03/04/2016

Catpuccinos!

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Je dressai immédiatement quand je ne lis que le titre de la série Elena Efremova: "Cats Coffee." Le café et les chats? Dans chaque image, un goutte à goutte de café ruisselle vers le bas du côté de sa tasse et se répand sur le sketchbook ouvert, où il est maintenant la queue d'un chat! L'artiste dit chaque chat a son propre caractère, comme tout type de café a sa propre saveur. descriptions d'accompagnement de Efremova pour la personnalité des chats est tout simplement adorable!

Pour chaque photo, un style différent de boire du café est préparé d'une manière qui met en valeur les traits du café ainsi, comme latte art romantique sur la cappuccino sucré ou un côté de croissants dans un café de la rue pour le café français. Le biais de Efremova sort habilement dans le dessin de sa boisson personnelle préférée: café à la crème glacée est un chat noir et blanc blottir doucement. Je ne peux pas obtenir assez quand il vient à griffonnages de chats ou de café, donc les voir magnifiquement réunis comme cela me Hypes jusqu'à plus d'un coup de espurresso.

from at http://www.sartonline.org/

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Jack Vettriano Paintings

13/10/2015

Max Beckmann

"Max Beckmann was born into a middle-class family in Leipzig, Saxony. From his youth he pitted himself against the old masters. His traumatic experiences of World War I, in which he volunteered as a medical orderly, coincided with a dramatic transformation of his style from academically correct depictions to a distortion of both figure and space, reflecting his altered vision of himself and humanity.

He is known for the self-portraits painted throughout his life, their number and intensity rivaled only by those of Rembrandt and Picasso. Well-read in philosophy and literature, Beckmann also contemplated mysticism and theosophy in search of the ""Self"". As a true painter-thinker, he strove to find the hidden spiritual dimension in his subjects. (Beckmann's 1948 Letters to a Woman Painter provides a statement of his approach to art.)
Max Beckmann Self-portrait with Horn, 1938-1940

Beckmann enjoyed great success and official honors during the Weimar Republic. In 1925 he was selected to teach a master class at the Städelschule Academy of Fine Art in Frankfurt. Some of his most famous students included Theo Garve, Leo Maillet and Marie-Louise von Motesiczky. In 1927 he received the Honorary Empire Prize for German Art and the Gold Medal of the City of Düsseldorf; the National Gallery in Berlin acquired his painting The Bark and, in 1928, purchased his Self-Portrait in Tuxedo. By the early 1930s, a series of major exhibitions, including large retrospectives at the Städtische Kunsthalle Mannheim (1928) and in Basle and Zurich (1930), together with numerous publications, showed the high esteem in which Beckmann was held.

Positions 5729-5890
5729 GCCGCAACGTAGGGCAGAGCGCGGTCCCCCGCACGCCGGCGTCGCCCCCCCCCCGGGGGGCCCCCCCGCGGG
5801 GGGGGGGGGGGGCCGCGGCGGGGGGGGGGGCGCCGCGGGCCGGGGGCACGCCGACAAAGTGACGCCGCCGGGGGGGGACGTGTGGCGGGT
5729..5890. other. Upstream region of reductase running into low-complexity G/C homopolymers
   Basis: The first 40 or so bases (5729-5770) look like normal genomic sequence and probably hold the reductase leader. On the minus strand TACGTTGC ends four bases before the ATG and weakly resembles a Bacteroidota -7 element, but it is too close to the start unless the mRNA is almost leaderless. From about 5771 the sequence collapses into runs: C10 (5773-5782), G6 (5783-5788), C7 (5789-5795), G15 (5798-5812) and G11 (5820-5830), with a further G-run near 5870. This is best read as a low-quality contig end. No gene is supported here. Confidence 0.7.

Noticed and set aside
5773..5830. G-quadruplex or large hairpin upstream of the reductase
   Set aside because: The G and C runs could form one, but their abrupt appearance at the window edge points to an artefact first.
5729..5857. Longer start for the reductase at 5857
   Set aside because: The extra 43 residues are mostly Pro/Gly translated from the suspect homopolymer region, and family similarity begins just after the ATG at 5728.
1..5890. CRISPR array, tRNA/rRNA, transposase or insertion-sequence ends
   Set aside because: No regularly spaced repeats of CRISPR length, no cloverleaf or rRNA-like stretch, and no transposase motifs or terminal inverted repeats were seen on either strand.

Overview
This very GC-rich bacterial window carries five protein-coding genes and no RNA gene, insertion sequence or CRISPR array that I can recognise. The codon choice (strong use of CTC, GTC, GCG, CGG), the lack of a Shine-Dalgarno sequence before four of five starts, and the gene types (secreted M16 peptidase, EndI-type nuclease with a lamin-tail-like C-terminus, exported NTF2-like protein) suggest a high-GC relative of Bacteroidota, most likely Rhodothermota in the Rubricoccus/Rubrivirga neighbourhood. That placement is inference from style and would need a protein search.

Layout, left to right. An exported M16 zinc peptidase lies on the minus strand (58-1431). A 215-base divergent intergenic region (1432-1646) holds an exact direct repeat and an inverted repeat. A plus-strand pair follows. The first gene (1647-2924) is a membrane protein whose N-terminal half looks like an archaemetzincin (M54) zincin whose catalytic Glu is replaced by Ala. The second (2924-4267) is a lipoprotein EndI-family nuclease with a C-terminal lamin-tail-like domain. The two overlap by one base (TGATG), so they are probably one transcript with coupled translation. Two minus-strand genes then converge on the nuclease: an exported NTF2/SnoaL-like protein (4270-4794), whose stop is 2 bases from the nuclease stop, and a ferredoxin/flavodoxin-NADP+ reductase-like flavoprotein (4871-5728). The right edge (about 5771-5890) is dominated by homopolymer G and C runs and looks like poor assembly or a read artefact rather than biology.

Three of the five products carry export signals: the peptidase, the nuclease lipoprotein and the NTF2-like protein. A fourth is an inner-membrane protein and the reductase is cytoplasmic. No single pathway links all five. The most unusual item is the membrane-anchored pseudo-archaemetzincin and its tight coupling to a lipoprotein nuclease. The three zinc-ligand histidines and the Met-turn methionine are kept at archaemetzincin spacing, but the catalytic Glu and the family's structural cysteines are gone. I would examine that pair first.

His fortunes changed with the rise to power of Adolf Hitler, whose dislike of Modern Art quickly led to its suppression by the state. In 1933, the Nazi government called Beckmann a ""cultural Bolshevik"" and dismissed him from his teaching position at the Art School in Frankfurt. In 1937 the government confiscated more than 500 of his works from German museums, putting several on display in the notorious Degenerate Art exhibition in Munich. The day after Hitler's radio speech about degenerate art in 1937, Beckmann left Germany with his second wife, Quappi, for The Netherlands.
Max Beckmann, 1918-19, The Night (Die Nacht), oil on canvas, 133 x 154 cm, Kunstsammlung Nordrhein-Westfalen, Düsseldorf

For ten years, Beckmann lived in self-imposed exile in Amsterdam, failing in his desperate attempts to obtain a visa for the United States. In 1944 the Germans attempted to draft him into the army, although the sixty-year-old artist had suffered a heart attack. The works completed in his Amsterdam studio were even more powerful and intense than the ones of his master years in Frankfurt. They included several large triptychs, which stand as a summation of Beckmann's art.

After the war, Beckmann moved to the United States. During the last three years of his life, he taught at the art schools of Washington University in St. Louis (with the German-American painter and printmaker Werner Drewes) and the Brooklyn Museum. He came to St. Louis at the invitation of Perry T. Rathbone, who was director of the Saint Louis Art Museum. Rathbone arranged for Washington University in St. Louis to hire Beckmann as an art teacher, filling a vacancy left by Philip Guston, who had taken a leave. The first Beckmann retrospective in the United States took place in 1948 at the City Art Museum, Saint Louis. In St. Louis, Morton D. May became his patron and, already an avid amateur photographer and painter, a student of the artist. May later donated much of his large collection of Beckmann's works to the St. Louis Art Museum. Beckmann also helped him learn to appreciate Oceanian and African art. After stops in Denver and Chicago, he and Quappi took an apartment at 38 West 69th Street in Manhattan. In 1949 he obtained a professorship at the Art School of New York's Brooklyn Museum.

He suffered from angina pectoris and died after Christmas 1950, struck down by a heart attack at the corner of 61st Street and Central Park West in New York, not far from his apartment building. As the artist’s widow recalled, he was on his way to see one of his paintings at the Metropolitan Museum of Art. Beckmann had a one-man show at the Venice Biennale of 1950, the year of his death.
Themes
Max Beckmann, Carnival, 1943, triptych, oil on canvas, University of Iowa Museum of Art